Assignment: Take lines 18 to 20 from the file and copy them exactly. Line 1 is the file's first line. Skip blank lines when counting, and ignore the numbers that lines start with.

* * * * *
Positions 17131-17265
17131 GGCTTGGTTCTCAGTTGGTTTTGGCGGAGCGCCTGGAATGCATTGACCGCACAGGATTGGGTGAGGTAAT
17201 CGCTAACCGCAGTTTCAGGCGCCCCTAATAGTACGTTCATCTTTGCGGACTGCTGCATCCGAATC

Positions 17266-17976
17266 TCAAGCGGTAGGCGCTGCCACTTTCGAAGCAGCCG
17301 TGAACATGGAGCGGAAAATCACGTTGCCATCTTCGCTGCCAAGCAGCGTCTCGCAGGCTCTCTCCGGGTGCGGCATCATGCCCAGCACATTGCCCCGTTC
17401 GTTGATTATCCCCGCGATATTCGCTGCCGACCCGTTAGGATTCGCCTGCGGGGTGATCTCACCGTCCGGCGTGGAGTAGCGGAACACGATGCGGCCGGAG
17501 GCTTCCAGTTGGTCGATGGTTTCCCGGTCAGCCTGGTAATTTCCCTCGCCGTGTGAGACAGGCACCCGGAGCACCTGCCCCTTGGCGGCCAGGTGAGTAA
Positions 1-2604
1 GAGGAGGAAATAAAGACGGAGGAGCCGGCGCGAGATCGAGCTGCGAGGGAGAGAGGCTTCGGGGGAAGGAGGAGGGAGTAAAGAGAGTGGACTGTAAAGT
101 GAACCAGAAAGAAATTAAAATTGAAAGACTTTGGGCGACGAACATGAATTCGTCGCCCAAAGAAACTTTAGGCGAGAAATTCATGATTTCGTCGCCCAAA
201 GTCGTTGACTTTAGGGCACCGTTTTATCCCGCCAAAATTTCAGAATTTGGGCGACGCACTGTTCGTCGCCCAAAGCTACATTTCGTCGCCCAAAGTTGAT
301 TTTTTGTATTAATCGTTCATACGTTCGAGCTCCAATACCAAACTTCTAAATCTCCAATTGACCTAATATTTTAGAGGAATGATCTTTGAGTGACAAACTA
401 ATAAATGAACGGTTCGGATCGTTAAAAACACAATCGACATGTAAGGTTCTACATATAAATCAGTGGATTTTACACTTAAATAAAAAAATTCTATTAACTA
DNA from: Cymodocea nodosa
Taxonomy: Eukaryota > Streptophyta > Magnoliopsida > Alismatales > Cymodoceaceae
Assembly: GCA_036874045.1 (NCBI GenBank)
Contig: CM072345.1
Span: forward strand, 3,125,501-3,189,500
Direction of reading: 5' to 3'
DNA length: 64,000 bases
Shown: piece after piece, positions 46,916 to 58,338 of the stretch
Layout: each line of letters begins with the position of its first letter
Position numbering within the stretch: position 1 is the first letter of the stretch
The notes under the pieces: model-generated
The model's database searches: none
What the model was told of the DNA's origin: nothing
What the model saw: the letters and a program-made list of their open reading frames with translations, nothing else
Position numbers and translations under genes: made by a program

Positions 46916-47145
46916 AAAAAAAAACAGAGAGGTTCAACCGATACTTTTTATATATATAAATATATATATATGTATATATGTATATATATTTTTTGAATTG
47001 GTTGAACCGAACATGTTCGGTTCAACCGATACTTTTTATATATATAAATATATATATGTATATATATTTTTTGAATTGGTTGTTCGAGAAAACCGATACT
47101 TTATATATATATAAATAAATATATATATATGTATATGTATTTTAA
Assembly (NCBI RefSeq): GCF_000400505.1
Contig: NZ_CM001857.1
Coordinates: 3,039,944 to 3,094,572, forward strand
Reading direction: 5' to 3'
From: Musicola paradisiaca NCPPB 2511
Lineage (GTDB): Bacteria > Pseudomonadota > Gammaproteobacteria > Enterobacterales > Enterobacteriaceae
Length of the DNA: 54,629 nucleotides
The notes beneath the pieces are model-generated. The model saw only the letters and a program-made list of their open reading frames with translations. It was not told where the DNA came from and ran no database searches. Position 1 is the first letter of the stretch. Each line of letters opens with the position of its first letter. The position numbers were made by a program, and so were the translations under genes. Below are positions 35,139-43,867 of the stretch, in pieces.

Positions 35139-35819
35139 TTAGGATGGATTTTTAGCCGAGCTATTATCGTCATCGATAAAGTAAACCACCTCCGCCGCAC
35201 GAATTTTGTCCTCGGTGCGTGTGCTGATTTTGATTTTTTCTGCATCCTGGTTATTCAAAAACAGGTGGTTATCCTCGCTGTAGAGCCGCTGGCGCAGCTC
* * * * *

Contig: CM072345.1
Span: forward strand, 3,125,501-3,189,500
Direction of reading: 5' to 3'